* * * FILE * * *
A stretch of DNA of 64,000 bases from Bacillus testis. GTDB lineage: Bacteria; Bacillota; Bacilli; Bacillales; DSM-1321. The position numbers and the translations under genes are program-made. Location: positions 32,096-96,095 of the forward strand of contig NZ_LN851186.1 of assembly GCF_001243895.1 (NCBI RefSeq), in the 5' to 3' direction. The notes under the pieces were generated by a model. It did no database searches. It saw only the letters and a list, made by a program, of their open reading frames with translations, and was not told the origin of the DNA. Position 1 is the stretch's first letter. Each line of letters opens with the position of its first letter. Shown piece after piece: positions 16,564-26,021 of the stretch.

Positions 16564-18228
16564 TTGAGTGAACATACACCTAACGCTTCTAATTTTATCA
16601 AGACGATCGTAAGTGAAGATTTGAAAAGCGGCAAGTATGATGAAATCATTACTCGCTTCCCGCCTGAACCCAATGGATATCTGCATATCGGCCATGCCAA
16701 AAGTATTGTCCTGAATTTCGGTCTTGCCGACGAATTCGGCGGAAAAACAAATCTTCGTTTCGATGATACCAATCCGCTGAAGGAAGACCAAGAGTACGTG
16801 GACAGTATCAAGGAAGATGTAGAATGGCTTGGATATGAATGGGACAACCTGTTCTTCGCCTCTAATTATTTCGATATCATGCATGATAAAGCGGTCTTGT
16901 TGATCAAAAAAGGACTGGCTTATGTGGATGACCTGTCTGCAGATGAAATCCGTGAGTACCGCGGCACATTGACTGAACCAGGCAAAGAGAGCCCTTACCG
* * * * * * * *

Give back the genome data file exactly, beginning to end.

A stretch of DNA of 64,000 bases from Bacillus testis. GTDB lineage: Bacteria; Bacillota; Bacilli; Bacillales; DSM-1321. The position numbers and the translations under genes are program-made. Location: positions 32,096-96,095 of the forward strand of contig NZ_LN851186.1 of assembly GCF_001243895.1 (NCBI RefSeq), in the 5' to 3' direction. The notes under the pieces were generated by a model. It did no database searches. It saw only the letters and a list, made by a program, of their open reading frames with translations, and was not told the origin of the DNA. Position 1 is the stretch's first letter. Each line of letters opens with the position of its first letter. Shown piece after piece: positions 16,564-26,021 of the stretch.

Positions 16564-18228
16564 TTGAGTGAACATACACCTAACGCTTCTAATTTTATCA
16601 AGACGATCGTAAGTGAAGATTTGAAAAGCGGCAAGTATGATGAAATCATTACTCGCTTCCCGCCTGAACCCAATGGATATCTGCATATCGGCCATGCCAA
16701 AAGTATTGTCCTGAATTTCGGTCTTGCCGACGAATTCGGCGGAAAAACAAATCTTCGTTTCGATGATACCAATCCGCTGAAGGAAGACCAAGAGTACGTG
16801 GACAGTATCAAGGAAGATGTAGAATGGCTTGGATATGAATGGGACAACCTGTTCTTCGCCTCTAATTATTTCGATATCATGCATGATAAAGCGGTCTTGT
16901 TGATCAAAAAAGGACTGGCTTATGTGGATGACCTGTCTGCAGATGAAATCCGTGAGTACCGCGGCACATTGACTGAACCAGGCAAAGAGAGCCCTTACCG